What does 1 Corinthians 11:23 mean?
ESV: For I received from the Lord what I also delivered to you, that the Lord Jesus on the night when he was betrayed took bread,
NIV: For I received from the Lord what I also passed on to you: The Lord Jesus, on the night he was betrayed, took bread,
NASB: For I received from the Lord that which I also delivered to you, that the Lord Jesus, on the night when He was betrayed, took bread;
CSB: For I received from the Lord what I also passed on to you: On the night when he was betrayed, the Lord Jesus took bread,
NLT: For I pass on to you what I received from the Lord himself. On the night when he was betrayed, the Lord Jesus took some bread
KJV: For I have received of the Lord that which also I delivered unto you, That the Lord Jesus the same night in which he was betrayed took bread:
NKJV: For I received from the Lord that which I also delivered to you: that the Lord Jesus on the same night in which He was betrayed took bread;
Verse Commentary:
Paul has been correcting the Christians in Corinth for the terrible way in which they have been observing the Lord's Supper. Their abuse of this sacrament, also called communion, is reportedly so bad that it's not even worth being called by that name (1 Corinthians 11:20). Earlier verses indicated Paul had heard reports of gross inequality, in an event meant to emphasize Christian unity (1 Corinthians 11:21). Likewise, there were incidents of drunkenness during a meeting meant to be reflective and thoughtful.

Given how extensive his reply is, Paul apparently felt these believers didn't understand the basic concept of communion, even though he had taught it to them when he was with them. Here and in the following verses, he gives a now-classic explanation. Paul says he received this from the Lord. Some suggest this doesn't necessarily mean Christ spoke this truth directly to Paul. His meaning of "from the Lord" here might be in the same sense as the Corinthians received the gospel "from the Lord," by way of men like Paul. Most interpreters believe Paul does have some direct revelation in mind, in keeping with statements such as Galatians 1:11–12. Also supporting that idea is the fact that Paul wrote these words before the three synoptic Gospels were in circulation.

What follows in this passage describes part of the night Jesus was betrayed by Judas: the evening before His crucifixion.
Verse Context:
First Corinthians 11:17–34 contains Paul's rebuke of the church in Corinth for their application of the Lord's Supper. They had turned it into a gathering at which the wealthy ate and drank too much, leaving the poorer Christians hungry and humiliated. Paul warns that communion should be a time of sober self-reflection about our sin and Christ's sacrifice, as well as a time to unite the body of Christ, the church, while taking in representations of the blood and body of Christ. Some in Corinth were sick and others had died as part of God's judgment for participating in communion in an unworthy manner.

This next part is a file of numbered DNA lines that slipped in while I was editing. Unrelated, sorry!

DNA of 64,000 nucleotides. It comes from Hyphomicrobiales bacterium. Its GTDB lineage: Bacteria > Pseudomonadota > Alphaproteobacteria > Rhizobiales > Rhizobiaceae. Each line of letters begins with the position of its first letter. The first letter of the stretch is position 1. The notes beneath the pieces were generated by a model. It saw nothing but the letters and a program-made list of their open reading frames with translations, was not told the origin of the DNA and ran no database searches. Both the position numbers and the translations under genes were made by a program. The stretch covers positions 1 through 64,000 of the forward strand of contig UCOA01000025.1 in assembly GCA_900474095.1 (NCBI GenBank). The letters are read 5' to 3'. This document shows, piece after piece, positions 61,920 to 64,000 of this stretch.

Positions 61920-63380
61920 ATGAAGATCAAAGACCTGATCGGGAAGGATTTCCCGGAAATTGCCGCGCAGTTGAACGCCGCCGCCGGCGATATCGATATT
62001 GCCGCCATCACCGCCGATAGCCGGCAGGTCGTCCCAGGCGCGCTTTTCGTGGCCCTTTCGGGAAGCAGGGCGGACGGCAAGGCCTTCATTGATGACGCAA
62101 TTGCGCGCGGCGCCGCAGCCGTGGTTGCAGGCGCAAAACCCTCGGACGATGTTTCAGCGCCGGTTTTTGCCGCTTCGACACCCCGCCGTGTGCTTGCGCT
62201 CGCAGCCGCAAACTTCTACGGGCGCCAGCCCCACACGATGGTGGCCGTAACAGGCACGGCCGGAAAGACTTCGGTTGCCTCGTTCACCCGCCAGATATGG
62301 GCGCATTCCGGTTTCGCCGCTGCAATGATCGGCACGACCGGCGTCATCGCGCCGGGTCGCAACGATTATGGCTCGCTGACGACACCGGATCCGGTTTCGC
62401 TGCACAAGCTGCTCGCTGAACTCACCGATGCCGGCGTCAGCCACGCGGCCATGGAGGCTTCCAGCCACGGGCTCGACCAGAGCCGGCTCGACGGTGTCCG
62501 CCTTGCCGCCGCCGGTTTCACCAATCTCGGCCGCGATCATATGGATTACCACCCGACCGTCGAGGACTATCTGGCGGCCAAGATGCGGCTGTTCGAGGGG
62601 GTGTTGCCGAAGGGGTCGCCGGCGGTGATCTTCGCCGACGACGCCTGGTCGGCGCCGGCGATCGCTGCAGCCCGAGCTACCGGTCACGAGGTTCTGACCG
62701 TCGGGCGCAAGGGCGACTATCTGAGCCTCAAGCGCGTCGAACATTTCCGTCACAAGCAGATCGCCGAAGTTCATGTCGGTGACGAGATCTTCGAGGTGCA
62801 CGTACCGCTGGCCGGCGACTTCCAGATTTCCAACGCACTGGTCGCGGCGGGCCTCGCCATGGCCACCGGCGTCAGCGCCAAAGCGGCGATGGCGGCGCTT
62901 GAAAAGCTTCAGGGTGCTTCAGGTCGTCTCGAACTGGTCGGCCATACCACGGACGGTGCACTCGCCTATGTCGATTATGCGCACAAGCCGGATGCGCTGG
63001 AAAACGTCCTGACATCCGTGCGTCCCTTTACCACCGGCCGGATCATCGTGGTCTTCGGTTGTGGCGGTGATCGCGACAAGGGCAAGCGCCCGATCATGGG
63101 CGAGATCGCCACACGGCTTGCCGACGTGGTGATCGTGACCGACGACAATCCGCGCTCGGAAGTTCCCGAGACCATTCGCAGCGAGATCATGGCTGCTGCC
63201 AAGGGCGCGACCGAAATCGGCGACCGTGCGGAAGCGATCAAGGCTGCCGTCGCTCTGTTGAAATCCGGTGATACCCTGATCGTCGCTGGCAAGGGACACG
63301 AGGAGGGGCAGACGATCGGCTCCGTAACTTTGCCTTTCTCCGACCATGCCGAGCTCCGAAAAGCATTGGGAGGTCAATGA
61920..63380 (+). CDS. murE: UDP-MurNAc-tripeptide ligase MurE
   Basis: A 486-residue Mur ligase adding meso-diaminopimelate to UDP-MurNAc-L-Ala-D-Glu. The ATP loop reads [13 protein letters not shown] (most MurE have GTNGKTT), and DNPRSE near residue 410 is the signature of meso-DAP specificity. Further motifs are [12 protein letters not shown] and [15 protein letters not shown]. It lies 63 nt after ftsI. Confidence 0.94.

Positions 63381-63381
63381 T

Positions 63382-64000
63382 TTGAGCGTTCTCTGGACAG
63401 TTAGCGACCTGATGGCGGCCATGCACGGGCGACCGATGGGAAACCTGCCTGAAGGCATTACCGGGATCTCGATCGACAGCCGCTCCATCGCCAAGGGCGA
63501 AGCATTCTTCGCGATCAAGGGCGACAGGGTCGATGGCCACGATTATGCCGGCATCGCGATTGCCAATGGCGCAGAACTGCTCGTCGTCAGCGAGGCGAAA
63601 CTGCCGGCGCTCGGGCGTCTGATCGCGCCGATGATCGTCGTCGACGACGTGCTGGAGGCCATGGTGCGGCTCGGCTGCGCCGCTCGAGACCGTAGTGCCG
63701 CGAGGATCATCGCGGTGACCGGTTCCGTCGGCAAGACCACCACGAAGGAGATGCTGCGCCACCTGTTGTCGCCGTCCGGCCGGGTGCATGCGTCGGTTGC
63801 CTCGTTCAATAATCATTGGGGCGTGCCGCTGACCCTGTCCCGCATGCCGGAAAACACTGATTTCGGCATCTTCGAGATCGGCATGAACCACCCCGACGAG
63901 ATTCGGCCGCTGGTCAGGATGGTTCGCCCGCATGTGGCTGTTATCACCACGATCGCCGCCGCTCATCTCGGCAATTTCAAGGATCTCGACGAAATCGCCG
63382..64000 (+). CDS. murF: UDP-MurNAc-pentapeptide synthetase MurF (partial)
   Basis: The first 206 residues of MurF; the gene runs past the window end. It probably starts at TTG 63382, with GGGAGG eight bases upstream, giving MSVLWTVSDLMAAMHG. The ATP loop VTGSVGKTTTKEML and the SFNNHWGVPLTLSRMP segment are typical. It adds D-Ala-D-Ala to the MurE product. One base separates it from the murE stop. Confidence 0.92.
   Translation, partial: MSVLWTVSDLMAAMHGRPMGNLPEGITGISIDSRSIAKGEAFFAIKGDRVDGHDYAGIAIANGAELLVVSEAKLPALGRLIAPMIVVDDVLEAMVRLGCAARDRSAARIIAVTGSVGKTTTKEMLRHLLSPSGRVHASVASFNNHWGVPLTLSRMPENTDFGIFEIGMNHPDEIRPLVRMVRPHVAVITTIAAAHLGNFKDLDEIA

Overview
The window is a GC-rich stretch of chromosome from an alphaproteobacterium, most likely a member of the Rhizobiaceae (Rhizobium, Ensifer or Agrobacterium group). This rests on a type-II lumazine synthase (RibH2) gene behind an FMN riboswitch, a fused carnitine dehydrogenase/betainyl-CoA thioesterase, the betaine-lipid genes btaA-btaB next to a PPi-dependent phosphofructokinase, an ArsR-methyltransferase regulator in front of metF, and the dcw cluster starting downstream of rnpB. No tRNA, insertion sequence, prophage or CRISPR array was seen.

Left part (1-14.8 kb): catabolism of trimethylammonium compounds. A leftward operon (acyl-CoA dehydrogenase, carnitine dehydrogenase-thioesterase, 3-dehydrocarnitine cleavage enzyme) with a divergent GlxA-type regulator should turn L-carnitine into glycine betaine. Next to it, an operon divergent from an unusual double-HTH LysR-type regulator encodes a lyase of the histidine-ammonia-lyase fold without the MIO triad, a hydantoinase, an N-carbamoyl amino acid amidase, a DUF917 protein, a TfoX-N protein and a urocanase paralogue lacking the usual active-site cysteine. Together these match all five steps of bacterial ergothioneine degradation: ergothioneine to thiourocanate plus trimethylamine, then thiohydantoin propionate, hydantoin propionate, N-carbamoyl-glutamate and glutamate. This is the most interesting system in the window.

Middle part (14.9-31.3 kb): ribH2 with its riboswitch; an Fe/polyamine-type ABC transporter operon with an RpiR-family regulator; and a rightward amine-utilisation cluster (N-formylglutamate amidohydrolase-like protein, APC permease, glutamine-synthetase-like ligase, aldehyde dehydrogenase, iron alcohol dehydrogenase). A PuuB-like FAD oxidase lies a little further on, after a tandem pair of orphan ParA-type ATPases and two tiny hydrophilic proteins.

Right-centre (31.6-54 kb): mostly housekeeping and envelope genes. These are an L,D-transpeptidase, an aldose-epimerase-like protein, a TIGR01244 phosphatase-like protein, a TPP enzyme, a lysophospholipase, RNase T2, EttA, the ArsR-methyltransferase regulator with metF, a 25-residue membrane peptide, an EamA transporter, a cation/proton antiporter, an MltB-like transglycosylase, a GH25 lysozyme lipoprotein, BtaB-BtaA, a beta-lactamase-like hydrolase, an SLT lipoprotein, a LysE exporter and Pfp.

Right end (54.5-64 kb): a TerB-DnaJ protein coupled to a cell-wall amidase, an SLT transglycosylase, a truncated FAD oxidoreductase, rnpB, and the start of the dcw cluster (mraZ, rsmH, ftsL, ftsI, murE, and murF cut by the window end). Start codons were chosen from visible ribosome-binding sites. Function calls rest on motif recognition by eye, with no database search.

Chapter Summary:
Paul confronts two issues the church in Corinth was failing to practice correctly. First, some women were not wearing head coverings while praying or prophesying in their meetings. Paul insisted they must do so, and that men must not, based on mankind's relationship to God and the social implications of that covering. Second, Paul describes the reasons for observing the Lord's Supper and how it should be done. The Corinthian Christians had brought God's judgment on themselves for practicing communion in a way which dishonored Christ's sacrifice for sin and humiliated the poor among them.
Chapter Context:
After concluding his teaching on meat offered to idols, Paul turns to two issues the church in Corinth was getting wrong. The first was head coverings when praying or prophesying in their meetings. Differences between men and women in that regard are because of both spiritual and social reasons. Paul also corrects the disastrous way in which they were practicing the observance of the Lord's Supper. They were dishonoring Christ's sacrifice for sin as well as the poor in the body of Christ, the church. Despite having more to say on communion, Paul will move on to the topic of spiritual gifts in chapter 12.
Book Summary:
First Corinthians is one of the more practical books of the New Testament. Paul writes to a church immersed in a city associated with trade, but also with corruption and immorality. These believers are struggling to properly apply spiritual gifts and to resist the ungodly practices of the surrounding culture. Paul's letter gives instructions for real-life concerns such as marriage and spirituality. He also deals with the importance of unity and gives one of the Bible's more well-known descriptions of love in chapter 13.
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